On the NFS server, there is usually a file stating which file systems are exported. Depending on the flavor of UNIX, it can be called /etc/exports (SunOS, Linux, *BSD), /etc/dfs/dfstab (Solaris, other System V variants), or something completely different. An OS-independent way of finding that information is to run the showmount command against the NFS server, e.g., showmount -e. This will list the exported file systems and also the machines or groups of machines allowed to mount them.

Large sites usually have a need to manage machines in groups. For example, all users' desktop workstations should be able to mount any of the home directories, whereas only servers might be allowed to mount CDs from a networked jukebox. In NIS, this mechanism is provided by the netgroup map, and chances are the showmount command will list only the netgroups allowed to access specific exports. A sample output would be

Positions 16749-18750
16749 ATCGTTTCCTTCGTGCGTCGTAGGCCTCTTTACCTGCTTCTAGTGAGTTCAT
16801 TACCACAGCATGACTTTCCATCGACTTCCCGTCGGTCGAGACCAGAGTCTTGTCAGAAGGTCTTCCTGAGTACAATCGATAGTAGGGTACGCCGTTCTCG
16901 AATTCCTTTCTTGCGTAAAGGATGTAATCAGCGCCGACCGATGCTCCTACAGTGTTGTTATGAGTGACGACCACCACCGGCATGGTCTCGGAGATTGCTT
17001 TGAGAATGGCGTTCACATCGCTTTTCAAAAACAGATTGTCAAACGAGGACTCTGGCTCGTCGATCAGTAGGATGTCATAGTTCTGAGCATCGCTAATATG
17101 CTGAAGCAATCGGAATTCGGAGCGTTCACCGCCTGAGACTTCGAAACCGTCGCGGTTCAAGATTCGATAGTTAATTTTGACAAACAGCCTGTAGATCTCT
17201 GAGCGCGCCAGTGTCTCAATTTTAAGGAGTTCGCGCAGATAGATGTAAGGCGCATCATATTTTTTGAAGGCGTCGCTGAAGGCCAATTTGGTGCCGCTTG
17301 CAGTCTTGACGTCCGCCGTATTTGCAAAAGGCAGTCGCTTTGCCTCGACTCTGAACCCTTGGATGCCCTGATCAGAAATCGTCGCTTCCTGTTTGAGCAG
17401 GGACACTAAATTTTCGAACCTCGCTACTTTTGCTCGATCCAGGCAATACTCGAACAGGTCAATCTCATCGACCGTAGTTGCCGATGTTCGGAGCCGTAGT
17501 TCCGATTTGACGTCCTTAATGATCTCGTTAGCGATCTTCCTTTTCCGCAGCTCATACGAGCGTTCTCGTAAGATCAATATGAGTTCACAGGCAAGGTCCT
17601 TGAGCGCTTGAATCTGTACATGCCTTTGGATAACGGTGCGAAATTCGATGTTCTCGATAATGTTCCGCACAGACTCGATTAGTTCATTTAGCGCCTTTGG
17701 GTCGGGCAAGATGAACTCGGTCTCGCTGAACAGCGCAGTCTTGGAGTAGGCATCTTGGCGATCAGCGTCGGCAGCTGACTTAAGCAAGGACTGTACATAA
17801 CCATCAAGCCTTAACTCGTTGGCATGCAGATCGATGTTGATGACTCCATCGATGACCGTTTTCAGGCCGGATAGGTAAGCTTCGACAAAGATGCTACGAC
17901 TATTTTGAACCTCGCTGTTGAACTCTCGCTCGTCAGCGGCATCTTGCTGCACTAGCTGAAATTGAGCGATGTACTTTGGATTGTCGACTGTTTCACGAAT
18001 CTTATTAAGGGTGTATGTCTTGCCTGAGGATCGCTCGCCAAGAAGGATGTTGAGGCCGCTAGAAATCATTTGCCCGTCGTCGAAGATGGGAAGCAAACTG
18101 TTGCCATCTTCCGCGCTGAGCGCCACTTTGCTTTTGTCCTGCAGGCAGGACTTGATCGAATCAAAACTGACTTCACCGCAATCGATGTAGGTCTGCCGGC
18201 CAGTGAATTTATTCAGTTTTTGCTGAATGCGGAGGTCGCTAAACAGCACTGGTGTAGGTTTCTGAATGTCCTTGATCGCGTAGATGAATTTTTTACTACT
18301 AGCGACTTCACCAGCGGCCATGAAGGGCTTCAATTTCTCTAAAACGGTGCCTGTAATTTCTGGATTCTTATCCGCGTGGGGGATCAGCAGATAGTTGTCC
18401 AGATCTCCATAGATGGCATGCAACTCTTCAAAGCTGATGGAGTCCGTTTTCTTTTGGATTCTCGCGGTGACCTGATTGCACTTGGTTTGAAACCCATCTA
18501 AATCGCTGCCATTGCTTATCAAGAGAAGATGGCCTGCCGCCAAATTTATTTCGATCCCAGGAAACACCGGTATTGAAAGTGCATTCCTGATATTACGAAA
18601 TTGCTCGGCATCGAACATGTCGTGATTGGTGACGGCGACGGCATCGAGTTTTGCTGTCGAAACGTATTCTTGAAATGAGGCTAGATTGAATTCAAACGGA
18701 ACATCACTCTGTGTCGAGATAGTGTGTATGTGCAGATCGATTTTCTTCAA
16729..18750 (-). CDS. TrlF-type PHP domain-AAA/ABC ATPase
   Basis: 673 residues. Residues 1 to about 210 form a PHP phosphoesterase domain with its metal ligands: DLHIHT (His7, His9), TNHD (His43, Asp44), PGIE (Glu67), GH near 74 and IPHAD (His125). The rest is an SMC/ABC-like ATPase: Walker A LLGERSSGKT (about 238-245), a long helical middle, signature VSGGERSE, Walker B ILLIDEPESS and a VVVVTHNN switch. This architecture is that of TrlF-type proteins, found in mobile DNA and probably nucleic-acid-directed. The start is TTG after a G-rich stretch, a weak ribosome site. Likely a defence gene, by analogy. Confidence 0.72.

/home/ftp      (everyone)
/var/mail      mailservers

everyone is a special name denoting every machine, while desktops and mailservers are netgroups. Executing

ypmatch -k desktops netgroup
might produce:
desktops: penguin, turkey, heron
For your Linux machine to be able to access the /home, NFS share requires it to belong to the desktops netgroup. Otherwise, the server will deny access.

Once your server lets you in, the last obstacle is advertising the NFS exports to your client. The easiest way to handle this is a permanent mount entry in your /etc/fstab, such as:

bigboy:/export/home     /home   nfs     0 0